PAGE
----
According to everyone who's chimed in on threads like these (on this board and elsewhere), the G2's scanner (maybe G3's as well) are not responsive except to EXTREME interference, like dealbreaker interference. Lesser amounts that can still ruin your day without completely murdering the signal still get by, and it will tell that channel is "clear" or "open".

In that respect, a dedicated scanner would be able to do much more, walk around a room and see what in what freqs (if any) the RF spikes; tune around that if possible.

Anyway, I believe at this point there's something wrong with the unit. Of course when I test it at home, it works fine even at 100+ feet, and through walls (going strictly by the RF meter strength), but its hosed me on the last several locations I've been to (when telling me channels are open). I just can't believe it's coincidence, i.e. bad locations. I want to send it to Senn and have them take a look at both pieces, so working on getting that happening.
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Old February 9th, 2014, 05:04 AM   #14
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Re: frequency scanner or ditch G2s?

The rf section in a radio mic receiver is wide band, and interference from narrow band sources doesn't get displayed on the meter. A scanner can detect these narrow band spikes, very common with digital tv, and do it quickly. The scan function in the senheissers detects radio mic free channels, not always totally empty channels. An analyser lets you see visually the spectrum either side of your selected channel.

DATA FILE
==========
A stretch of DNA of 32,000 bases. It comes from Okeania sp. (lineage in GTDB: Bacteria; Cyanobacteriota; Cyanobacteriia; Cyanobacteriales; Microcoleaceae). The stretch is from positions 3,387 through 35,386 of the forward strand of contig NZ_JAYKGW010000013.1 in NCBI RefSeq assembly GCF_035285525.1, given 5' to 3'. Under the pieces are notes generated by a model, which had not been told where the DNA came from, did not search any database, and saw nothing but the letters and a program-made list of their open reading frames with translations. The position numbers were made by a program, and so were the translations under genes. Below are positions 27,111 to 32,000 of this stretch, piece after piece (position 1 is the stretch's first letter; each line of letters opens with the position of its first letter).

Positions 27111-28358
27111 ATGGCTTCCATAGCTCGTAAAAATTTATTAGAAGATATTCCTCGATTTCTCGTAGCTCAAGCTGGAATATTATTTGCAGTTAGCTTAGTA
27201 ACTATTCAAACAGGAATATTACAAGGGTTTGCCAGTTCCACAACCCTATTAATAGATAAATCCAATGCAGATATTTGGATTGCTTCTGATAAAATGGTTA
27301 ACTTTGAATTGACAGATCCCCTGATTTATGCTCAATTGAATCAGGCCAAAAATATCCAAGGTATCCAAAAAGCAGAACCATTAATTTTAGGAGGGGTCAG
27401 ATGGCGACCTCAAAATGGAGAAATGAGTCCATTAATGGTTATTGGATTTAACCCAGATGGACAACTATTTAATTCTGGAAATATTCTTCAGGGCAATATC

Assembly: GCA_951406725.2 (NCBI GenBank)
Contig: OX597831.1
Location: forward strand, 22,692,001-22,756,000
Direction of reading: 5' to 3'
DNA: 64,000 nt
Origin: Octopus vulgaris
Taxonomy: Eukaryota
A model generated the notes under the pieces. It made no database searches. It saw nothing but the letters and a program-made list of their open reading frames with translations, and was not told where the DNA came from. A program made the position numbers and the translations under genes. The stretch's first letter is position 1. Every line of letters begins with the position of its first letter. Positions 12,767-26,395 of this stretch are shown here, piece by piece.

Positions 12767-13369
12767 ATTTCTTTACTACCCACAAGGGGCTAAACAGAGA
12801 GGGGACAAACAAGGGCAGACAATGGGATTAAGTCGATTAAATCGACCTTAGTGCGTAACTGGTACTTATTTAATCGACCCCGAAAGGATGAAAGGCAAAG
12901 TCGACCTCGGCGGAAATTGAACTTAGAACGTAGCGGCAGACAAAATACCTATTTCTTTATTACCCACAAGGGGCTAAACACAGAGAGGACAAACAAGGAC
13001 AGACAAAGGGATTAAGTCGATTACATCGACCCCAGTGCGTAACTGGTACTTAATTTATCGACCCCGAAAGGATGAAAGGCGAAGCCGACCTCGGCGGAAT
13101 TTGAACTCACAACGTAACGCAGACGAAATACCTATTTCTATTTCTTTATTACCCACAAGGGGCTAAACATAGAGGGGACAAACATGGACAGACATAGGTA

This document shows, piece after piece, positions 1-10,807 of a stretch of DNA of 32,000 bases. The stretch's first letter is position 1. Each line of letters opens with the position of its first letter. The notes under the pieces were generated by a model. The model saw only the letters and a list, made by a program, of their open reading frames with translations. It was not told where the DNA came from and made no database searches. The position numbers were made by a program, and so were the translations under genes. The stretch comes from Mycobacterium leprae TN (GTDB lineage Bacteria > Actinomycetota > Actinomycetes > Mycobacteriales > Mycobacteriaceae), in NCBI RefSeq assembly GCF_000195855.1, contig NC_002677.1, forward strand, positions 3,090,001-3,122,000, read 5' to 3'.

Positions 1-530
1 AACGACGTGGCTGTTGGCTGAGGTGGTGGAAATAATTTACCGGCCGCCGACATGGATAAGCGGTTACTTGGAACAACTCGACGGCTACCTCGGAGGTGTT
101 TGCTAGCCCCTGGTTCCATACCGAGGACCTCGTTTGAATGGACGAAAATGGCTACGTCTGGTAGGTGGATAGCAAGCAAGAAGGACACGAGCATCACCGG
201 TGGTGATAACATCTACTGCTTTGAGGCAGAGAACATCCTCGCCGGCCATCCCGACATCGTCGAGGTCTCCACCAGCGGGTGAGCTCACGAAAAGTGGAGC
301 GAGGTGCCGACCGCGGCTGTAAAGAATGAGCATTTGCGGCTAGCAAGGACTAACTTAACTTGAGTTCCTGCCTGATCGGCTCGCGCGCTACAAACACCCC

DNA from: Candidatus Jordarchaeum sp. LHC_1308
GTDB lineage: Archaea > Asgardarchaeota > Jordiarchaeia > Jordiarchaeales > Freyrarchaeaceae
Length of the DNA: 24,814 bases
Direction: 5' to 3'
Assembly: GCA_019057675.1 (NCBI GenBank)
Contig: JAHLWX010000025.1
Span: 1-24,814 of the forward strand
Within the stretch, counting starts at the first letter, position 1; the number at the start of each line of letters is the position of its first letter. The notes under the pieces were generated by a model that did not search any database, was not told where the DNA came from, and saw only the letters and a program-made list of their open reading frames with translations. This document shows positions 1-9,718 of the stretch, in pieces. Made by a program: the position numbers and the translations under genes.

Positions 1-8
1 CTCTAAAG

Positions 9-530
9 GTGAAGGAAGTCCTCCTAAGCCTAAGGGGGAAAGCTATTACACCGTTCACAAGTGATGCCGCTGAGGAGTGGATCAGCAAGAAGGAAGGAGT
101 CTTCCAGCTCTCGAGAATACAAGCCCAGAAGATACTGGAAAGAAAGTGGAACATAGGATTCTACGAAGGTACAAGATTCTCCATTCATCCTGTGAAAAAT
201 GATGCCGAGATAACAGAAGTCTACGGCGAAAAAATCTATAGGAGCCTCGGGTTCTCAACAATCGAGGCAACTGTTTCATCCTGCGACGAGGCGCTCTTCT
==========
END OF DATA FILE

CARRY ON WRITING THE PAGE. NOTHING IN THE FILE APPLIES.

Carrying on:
If you now get dropouts, that's a different thing altogether. In most cases dropouts are simply a factor of distance, or multiparty reflections. You are very close for dropouts like this. If there is local interference from other radio systems, then instead of dropout you get weird audio as the other system attempts to replace your audio. What happens if you turn the squelch off? Does the audio in the dropout just get very hissy, or totally vanish? We' re really needing to do some tests in controlled circumstances to fault find this one. With non-diversity equipment dropouts have no safety net, but don't normally cause problems this bad with just a few feet of distance.
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Old February 9th, 2014, 10:26 AM   #15
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Re: frequency scanner or ditch G2s?

A while back, a Senn rep gave me my best secret for wireless setup with my g3: Before turning on the transmitter, take a look at the RF signal meter on the receiver
Yes, and this has been 'my' SOP for years, after ID'ing 'occupied' frequencies with a scanner and/or the Sennheiser frequency finder. Same goes for the Lectros. Due Dilligence